Hi, I'm not Peter the ungreat but I have a suggestion. take it or leave it. AutoMeter makes a digital speedo kit which comes with a modern sensor that you could "piggyback" to get your cruise input from. (you would lose your stock speedo functionality though.) You could use a modern rear diff/axle assy with an ABS sensor. This could be the input for cruise, and you would still have the cable op speedo. You could modify the oem gear to fit a modern speed sensor that might fit the original location on the extension housing of your trans, again this would make the oem speedo inop. Last but not least.... Old Cruise control units were vacuum operated, find one of your vintage and make it work. I hope this helps.

    I actually found a old dodge motor home in the junk yard while harvesting a carb i pulled the cruse control and its running much better now except the cab over bed needs work

    Nice!" well, except for the fact that bodywork isn't any fun. " best of luck to you.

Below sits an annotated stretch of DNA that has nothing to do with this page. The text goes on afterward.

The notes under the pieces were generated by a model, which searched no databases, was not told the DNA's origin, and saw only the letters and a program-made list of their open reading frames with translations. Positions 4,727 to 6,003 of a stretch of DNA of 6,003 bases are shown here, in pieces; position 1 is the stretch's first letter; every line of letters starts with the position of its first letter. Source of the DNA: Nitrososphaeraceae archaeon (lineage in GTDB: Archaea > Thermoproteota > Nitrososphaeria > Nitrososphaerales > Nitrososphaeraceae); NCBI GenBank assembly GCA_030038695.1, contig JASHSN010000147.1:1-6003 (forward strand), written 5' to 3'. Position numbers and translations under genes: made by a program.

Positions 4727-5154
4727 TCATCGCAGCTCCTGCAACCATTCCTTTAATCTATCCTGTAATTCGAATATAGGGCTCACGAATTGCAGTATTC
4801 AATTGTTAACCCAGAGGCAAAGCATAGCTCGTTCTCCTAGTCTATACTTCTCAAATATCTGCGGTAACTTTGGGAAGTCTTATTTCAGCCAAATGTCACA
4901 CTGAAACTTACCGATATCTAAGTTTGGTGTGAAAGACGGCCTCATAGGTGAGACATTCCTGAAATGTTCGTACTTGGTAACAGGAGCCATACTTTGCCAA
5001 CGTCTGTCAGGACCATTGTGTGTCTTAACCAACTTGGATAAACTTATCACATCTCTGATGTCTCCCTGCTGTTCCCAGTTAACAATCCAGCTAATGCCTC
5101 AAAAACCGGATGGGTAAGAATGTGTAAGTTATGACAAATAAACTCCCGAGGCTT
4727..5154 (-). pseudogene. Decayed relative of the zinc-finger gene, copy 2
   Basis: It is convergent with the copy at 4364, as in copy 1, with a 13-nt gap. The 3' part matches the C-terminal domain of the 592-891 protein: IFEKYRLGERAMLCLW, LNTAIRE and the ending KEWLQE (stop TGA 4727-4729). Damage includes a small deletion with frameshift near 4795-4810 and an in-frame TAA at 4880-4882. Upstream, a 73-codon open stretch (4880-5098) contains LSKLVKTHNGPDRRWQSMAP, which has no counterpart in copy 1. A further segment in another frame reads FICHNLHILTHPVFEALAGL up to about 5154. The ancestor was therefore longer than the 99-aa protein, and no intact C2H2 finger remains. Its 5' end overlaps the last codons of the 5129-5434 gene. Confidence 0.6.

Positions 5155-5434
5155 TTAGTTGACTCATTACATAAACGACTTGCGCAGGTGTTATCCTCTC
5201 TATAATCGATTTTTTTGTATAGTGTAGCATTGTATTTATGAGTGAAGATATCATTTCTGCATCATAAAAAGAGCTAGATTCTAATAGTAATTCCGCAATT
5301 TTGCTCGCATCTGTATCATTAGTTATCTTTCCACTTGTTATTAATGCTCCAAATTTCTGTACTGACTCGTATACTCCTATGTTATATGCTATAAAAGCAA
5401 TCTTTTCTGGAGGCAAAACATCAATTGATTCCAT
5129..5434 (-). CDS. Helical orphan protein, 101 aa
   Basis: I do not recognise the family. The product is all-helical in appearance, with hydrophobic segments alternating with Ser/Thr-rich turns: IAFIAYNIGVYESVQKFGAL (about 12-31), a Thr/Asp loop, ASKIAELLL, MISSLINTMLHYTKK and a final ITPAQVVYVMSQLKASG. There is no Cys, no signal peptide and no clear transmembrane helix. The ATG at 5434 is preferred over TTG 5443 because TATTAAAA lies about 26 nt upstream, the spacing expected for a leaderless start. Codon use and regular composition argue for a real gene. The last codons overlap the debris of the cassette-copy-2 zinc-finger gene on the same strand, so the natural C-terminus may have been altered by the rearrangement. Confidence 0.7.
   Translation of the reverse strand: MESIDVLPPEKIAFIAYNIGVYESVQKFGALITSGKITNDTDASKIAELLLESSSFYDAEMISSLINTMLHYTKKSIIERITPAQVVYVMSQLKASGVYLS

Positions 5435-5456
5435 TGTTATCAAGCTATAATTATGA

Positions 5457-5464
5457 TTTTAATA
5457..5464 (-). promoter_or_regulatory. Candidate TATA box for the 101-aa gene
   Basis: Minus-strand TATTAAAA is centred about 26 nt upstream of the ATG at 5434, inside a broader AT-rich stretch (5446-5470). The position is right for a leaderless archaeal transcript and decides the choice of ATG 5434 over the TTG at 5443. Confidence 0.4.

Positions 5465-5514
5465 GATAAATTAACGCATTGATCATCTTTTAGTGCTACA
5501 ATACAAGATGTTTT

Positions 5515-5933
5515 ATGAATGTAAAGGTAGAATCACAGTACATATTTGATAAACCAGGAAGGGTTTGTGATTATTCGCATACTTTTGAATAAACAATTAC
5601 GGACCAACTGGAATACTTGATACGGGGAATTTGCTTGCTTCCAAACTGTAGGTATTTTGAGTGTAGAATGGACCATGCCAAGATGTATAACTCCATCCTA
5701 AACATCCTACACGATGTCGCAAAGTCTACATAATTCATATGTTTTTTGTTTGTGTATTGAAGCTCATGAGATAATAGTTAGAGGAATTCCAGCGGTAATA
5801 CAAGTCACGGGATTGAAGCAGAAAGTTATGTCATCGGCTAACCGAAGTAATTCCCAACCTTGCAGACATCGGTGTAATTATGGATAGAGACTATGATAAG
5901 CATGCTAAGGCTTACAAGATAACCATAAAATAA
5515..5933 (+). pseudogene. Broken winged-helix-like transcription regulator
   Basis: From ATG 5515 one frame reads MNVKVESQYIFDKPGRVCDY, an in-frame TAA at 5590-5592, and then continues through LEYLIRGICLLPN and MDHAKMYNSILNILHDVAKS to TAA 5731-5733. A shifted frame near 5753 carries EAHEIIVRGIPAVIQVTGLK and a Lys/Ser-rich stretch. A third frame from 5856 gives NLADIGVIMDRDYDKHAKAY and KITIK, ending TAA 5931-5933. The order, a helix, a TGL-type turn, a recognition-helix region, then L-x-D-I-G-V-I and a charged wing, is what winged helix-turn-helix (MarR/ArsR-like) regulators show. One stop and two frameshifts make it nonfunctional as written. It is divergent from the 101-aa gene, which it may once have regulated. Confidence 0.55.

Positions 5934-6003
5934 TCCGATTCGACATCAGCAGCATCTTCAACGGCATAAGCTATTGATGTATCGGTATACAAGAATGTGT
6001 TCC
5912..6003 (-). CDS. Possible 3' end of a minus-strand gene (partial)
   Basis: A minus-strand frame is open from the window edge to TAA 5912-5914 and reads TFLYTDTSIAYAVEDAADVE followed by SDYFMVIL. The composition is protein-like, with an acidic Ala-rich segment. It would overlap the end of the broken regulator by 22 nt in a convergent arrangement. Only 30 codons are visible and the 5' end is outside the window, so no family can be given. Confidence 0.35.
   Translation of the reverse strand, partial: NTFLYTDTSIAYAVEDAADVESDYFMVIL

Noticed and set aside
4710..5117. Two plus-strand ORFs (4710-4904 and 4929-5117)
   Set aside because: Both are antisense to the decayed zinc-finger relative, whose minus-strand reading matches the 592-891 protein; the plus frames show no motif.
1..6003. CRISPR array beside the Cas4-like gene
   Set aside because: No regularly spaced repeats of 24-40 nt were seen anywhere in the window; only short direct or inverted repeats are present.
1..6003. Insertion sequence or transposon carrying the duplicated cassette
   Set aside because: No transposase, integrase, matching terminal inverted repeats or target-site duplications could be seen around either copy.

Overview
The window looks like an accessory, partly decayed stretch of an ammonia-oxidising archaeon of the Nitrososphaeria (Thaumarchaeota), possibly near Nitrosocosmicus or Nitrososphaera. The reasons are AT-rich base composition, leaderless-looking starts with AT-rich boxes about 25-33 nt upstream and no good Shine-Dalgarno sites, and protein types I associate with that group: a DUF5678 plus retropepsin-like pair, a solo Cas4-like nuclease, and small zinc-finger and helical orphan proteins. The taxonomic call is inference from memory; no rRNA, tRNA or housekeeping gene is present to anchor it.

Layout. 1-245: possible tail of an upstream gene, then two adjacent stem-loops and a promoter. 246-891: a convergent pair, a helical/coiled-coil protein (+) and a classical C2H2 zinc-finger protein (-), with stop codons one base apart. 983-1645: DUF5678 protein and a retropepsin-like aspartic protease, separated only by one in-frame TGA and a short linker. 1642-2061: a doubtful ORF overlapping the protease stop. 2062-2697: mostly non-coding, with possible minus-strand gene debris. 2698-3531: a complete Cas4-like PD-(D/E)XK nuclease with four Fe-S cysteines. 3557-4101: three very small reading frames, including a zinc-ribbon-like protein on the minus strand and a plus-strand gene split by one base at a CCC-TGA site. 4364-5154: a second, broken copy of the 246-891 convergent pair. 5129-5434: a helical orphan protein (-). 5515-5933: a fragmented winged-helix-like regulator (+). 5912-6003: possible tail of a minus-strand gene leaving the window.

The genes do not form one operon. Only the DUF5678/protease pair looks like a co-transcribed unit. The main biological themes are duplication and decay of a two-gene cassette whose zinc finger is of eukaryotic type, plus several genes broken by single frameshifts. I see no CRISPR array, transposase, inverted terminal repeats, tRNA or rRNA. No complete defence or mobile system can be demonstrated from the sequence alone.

ya well it turns out that there was water damage in the frame and a crunch with a branch smashed it in. to bad but6 its tarped off waiting for the snow to go

    Fantastic! I love it, some nice bit of magic there.

    I have a tricky question. I want the sensor to produce a signal, which goes to a guitar bass amplifier, and produces a thump, when metal comes close to it.

    How do I make the sensor produce a signal around the 33-100 hz range ?

    is there a limit to the maximum signal frequency ?

    I'd like to make a sensor like this to measure the six sided nut from a turbocharger shaft with a top speed of about 120 Krpm

    not sure if I should go with an optical sensor instead (also not perfect because of condensation in impeller inlet blocking the view)